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Drawing and interpreting data: Children's impressions of onchocerciasis and community-directed treatment with ivermectin (CDTI) in four onchocerciasis endemic countries in Africa.

Amuyunzu-Nyamongo M, Tchounkeu YF, Oyugi RA, Kabali AT, Okeibunor JC, Manianga C, Amazigo UV - Int J Qual Stud Health Well-being (2011)

Bottom Line: Out of the 50 drawings, 30 were on symptoms, 7 on effects of the disease on children, 8 on distribution process, and 5 represented multiple perceptions on symptoms, drug distribution processes, benefits, and effects of treatment.The lack of clarity when treatment with ivermectin can be stopped in endemic areas requires working with children to ensure continued compliance with treatment into the future.Children's drawings should be incorporated into health education interventions.

View Article: PubMed Central - PubMed

Affiliation: African Institute for Health and Development, Nairobi, Kenya.

ABSTRACT
Although the depiction of a child leading a blind man is the most enduring image of onchocerciasis in Africa, research activities have hardly involved children. This paper aims at giving voice to children through drawings and their interpretation. The study was conducted in 2009 in Cameroon, Democratic Republic of Congo (DRC), Nigeria and Uganda. Children aged 6-16 years were asked to draw their perceptions of onchocerciasis and community-directed treatment with ivermectin (CDTI) in their communities. A total of 50 drawings were generated. The drawings depicted four main aspects of onchocerciasis: (1) the disease symptoms, (2) the negative consequences of onchocerciasis among children and in the community generally, (3) the ivermectin distribution process, and (4) the benefits or effects of taking ivermectin. Out of the 50 drawings, 30 were on symptoms, 7 on effects of the disease on children, 8 on distribution process, and 5 represented multiple perceptions on symptoms, drug distribution processes, benefits, and effects of treatment. The lack of clarity when treatment with ivermectin can be stopped in endemic areas requires working with children to ensure continued compliance with treatment into the future. Children's drawings should be incorporated into health education interventions.

No MeSH data available.


Related in: MedlinePlus

Children with skin problems
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Figure 0002: Children with skin problems

Mentions: The most common signs of onchocerciasis identified by the children were rashes all over the body (some could even be seen through clothing), nodules, and blindness. As shown in Figure 1 above, the patient had rashes all over the body while Figure 2 depicts children who have scabies and seem to be experiencing some discomfort. Both figures, drawn by children in DRC, illustrate that the children are aware of the signs and symptoms of onchocerciasis as defined in their communities.


Drawing and interpreting data: Children's impressions of onchocerciasis and community-directed treatment with ivermectin (CDTI) in four onchocerciasis endemic countries in Africa.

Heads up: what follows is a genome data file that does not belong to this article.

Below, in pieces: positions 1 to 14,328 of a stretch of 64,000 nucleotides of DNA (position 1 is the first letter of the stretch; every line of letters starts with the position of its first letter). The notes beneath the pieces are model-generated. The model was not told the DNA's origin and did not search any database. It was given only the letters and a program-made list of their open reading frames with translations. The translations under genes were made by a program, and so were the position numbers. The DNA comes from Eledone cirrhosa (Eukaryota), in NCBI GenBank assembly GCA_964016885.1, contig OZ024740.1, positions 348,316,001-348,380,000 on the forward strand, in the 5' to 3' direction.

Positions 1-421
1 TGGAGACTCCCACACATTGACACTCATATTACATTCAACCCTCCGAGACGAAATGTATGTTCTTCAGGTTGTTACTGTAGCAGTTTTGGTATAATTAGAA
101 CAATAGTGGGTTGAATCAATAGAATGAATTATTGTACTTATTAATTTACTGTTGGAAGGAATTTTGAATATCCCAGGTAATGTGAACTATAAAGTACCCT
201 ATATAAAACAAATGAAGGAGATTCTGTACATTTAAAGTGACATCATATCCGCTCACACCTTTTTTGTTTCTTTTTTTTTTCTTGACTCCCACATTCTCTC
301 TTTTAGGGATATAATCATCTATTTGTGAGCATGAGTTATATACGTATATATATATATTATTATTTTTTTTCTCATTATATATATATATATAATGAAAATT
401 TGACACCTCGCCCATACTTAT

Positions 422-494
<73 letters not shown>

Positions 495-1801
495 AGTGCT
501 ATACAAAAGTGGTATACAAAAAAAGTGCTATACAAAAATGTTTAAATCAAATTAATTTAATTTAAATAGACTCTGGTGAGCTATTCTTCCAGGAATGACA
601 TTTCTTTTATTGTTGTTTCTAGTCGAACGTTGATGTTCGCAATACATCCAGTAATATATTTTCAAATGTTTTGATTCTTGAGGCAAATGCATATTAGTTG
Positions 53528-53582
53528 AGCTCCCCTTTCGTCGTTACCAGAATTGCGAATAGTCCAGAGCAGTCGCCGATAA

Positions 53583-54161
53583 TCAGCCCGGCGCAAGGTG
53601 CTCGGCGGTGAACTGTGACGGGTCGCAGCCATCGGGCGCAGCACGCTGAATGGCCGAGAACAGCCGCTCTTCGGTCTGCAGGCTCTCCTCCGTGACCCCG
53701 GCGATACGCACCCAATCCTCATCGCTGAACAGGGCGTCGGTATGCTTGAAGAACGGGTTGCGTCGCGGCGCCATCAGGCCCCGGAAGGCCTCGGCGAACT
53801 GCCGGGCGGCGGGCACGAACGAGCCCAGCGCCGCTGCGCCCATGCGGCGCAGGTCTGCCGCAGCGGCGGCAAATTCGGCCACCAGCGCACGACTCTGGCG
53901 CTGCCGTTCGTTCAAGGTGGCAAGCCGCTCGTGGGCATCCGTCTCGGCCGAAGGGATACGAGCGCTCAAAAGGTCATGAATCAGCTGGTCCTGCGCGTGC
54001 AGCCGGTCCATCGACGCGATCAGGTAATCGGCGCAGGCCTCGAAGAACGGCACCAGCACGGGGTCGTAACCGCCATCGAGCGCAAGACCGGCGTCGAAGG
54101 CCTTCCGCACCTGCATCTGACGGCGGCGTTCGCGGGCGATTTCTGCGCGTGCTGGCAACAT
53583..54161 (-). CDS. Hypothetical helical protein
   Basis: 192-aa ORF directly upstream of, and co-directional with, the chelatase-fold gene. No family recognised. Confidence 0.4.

Amuyunzu-Nyamongo M, Tchounkeu YF, Oyugi RA, Kabali AT, Okeibunor JC, Manianga C, Amazigo UV - Int J Qual Stud Health Well-being (2011)

Children with skin problems
© Copyright Policy - open-access
Related In: Results  -  Collection

License
Show All Figures
getmorefigures.php?uid=PMC3105904&req=5

Figure 0002: Children with skin problems
Mentions: The most common signs of onchocerciasis identified by the children were rashes all over the body (some could even be seen through clothing), nodules, and blindness. As shown in Figure 1 above, the patient had rashes all over the body while Figure 2 depicts children who have scabies and seem to be experiencing some discomfort. Both figures, drawn by children in DRC, illustrate that the children are aware of the signs and symptoms of onchocerciasis as defined in their communities.

Bottom Line: Out of the 50 drawings, 30 were on symptoms, 7 on effects of the disease on children, 8 on distribution process, and 5 represented multiple perceptions on symptoms, drug distribution processes, benefits, and effects of treatment.The lack of clarity when treatment with ivermectin can be stopped in endemic areas requires working with children to ensure continued compliance with treatment into the future.Children's drawings should be incorporated into health education interventions.

View Article: PubMed Central - PubMed

Affiliation: African Institute for Health and Development, Nairobi, Kenya.

ABSTRACT
Although the depiction of a child leading a blind man is the most enduring image of onchocerciasis in Africa, research activities have hardly involved children. This paper aims at giving voice to children through drawings and their interpretation. The study was conducted in 2009 in Cameroon, Democratic Republic of Congo (DRC), Nigeria and Uganda. Children aged 6-16 years were asked to draw their perceptions of onchocerciasis and community-directed treatment with ivermectin (CDTI) in their communities. A total of 50 drawings were generated. The drawings depicted four main aspects of onchocerciasis: (1) the disease symptoms, (2) the negative consequences of onchocerciasis among children and in the community generally, (3) the ivermectin distribution process, and (4) the benefits or effects of taking ivermectin. Out of the 50 drawings, 30 were on symptoms, 7 on effects of the disease on children, 8 on distribution process, and 5 represented multiple perceptions on symptoms, drug distribution processes, benefits, and effects of treatment. The lack of clarity when treatment with ivermectin can be stopped in endemic areas requires working with children to ensure continued compliance with treatment into the future. Children's drawings should be incorporated into health education interventions.

No MeSH data available.


Related in: MedlinePlus